Today’s guest blogger is Ethan Kross, a professor at the University of Michigan, where he has appointments in the psychology department and the Ross School of Business. He also directs the University of Michigan Emotion and Self-Control Laboratory and is the author of the forthcoming book Chatter.
This piece was originally published at characterlab.org in April, but it’s still relevant and worth sharing.
With no end to the pandemic in sight, I have a constant feeling of anxiety. What’s something I can do that might help?
Feeling anxious about the coronavirus?
I am, and you should be, too. We’re facing a pandemic that’s not in our control. The immediate future is uncertain. Anxiety is a natural and useful response, focusing our attention on the threat we’re facing, increasing the likelihood that we take the necessary steps to manage it. For instance, anxiety leads us to practice social distancing and wash our hands thoroughly.
But in large doses, anxiety can be problematic. Excessive worrying can take a toll on our health, relationships, and performance.
So, how do we regulate our anxiety?
One research-based technique is temporal distancing. This involves imagining how you’ll feel about a negative experience in the future—say, several months or years from now.
For example, I might say to myself, “How am I going to survive not leaving my house for who knows how many weeks?”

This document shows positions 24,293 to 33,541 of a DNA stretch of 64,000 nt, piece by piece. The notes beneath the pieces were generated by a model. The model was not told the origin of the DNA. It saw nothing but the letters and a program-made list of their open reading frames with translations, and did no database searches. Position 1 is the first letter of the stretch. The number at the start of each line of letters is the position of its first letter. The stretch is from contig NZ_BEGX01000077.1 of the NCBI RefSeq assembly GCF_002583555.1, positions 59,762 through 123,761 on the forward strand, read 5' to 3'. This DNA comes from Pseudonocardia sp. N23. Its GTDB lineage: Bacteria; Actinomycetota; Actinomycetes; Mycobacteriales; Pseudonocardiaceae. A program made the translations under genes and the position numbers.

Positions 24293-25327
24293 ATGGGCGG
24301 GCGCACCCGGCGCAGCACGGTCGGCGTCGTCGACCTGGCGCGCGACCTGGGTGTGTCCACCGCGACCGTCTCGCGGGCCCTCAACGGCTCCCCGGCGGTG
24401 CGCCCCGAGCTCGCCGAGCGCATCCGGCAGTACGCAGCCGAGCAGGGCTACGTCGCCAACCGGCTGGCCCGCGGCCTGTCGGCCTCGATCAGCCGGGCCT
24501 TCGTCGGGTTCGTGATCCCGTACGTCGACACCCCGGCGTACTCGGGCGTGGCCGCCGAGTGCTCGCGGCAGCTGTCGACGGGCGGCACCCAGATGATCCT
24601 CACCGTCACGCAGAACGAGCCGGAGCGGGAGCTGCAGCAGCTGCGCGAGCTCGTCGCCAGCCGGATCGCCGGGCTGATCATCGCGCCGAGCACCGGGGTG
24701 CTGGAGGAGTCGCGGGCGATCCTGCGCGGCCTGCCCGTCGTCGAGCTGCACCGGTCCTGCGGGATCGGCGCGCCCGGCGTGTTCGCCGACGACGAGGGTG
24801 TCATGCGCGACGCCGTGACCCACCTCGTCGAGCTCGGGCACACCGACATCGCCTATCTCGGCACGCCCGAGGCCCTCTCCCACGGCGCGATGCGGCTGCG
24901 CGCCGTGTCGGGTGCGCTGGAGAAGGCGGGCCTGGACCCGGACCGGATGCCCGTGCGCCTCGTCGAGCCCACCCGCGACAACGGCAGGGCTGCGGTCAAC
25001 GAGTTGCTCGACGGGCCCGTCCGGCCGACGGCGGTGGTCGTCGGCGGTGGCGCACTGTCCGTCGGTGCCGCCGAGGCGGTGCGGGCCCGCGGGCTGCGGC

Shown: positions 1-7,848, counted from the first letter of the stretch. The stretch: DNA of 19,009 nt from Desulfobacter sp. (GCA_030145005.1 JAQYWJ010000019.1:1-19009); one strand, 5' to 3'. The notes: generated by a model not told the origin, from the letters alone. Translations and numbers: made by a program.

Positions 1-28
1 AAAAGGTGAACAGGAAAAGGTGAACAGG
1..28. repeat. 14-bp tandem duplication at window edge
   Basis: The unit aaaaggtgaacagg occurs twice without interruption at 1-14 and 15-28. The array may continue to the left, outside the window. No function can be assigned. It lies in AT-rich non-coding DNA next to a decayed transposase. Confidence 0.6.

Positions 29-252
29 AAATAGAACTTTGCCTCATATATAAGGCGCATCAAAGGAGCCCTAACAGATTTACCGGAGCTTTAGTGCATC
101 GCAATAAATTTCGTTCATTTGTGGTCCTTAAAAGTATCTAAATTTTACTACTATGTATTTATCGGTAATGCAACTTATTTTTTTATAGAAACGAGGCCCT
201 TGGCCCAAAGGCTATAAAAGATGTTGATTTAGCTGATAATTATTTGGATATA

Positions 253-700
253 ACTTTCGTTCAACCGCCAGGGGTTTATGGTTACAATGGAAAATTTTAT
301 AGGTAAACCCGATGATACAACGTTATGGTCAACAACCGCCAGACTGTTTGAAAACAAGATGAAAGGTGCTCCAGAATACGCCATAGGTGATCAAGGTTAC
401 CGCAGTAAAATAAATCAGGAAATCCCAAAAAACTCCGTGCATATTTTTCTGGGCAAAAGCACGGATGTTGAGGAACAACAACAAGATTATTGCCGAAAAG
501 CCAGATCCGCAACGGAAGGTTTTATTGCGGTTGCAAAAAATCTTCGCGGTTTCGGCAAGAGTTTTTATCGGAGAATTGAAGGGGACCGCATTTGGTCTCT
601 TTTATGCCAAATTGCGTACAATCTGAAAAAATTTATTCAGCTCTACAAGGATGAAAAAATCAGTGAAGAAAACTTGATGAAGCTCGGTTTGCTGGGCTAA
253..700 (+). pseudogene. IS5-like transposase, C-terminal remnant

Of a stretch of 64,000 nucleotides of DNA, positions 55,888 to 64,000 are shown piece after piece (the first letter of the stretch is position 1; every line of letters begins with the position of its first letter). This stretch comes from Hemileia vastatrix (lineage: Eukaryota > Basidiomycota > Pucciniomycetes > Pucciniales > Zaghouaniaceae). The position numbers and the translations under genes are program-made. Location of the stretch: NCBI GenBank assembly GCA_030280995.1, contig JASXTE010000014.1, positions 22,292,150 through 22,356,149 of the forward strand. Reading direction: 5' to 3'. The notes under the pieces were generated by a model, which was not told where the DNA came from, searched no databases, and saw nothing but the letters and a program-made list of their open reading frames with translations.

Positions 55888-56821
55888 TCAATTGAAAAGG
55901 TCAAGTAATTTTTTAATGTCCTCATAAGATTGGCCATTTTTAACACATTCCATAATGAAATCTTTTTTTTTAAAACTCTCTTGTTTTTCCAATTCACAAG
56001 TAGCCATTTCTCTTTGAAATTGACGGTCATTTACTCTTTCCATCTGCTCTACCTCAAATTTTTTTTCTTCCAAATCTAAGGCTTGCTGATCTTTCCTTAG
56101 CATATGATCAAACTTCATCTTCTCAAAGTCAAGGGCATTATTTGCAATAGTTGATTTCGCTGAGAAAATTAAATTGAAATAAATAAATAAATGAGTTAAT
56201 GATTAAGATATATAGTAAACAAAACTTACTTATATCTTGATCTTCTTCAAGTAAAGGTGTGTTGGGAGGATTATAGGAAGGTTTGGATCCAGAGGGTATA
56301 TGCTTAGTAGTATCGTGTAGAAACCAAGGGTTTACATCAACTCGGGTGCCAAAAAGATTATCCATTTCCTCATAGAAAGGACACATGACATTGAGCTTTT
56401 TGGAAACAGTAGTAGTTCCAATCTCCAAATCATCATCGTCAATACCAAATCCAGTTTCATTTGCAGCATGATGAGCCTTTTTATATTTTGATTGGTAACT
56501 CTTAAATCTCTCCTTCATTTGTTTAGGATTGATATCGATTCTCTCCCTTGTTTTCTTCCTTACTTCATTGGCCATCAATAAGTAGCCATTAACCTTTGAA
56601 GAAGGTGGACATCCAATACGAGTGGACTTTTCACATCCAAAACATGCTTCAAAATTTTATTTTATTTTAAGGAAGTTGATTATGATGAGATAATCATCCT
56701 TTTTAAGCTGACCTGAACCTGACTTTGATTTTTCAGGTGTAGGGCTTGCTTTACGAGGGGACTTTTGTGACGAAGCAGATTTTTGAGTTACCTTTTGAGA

But then I’ll use temporal distancing to put things in perspective: “One day, I’ll be telling my grandchildren about the pandemic of 2020. I’ll describe what it was like for kids to do distance learning and families to be together 24/7. I’ll explain how I was worried about so many things. And then I’ll talk about how we made it through.”
Thinking about the coronavirus in this way doesn’t diminish the urgency of the current situation. But it highlights the fact that what we’re going through is temporary, which buoys hope and keeps extreme anxiety at bay. And temporal distancing doesn’t just help adults—adolescents benefit from putting things in perspective this way, too.
Don’t misunderstand anxiety. Worrying about the future is a normal and adaptive response to future threats.
Do use temporal distancing to help you see the bigger picture. And if the young people in your life are having trouble regulating their anxiety, ask them to think about how they’ll feel in the future, when the threat of the coronavirus subsides. Because this, too, shall pass.
The opinions expressed in Ask a Psychologist: Helping Students Thrive Now are strictly those of the author(s) and do not reflect the opinions or endorsement of Editorial Projects in Education, or any of its publications.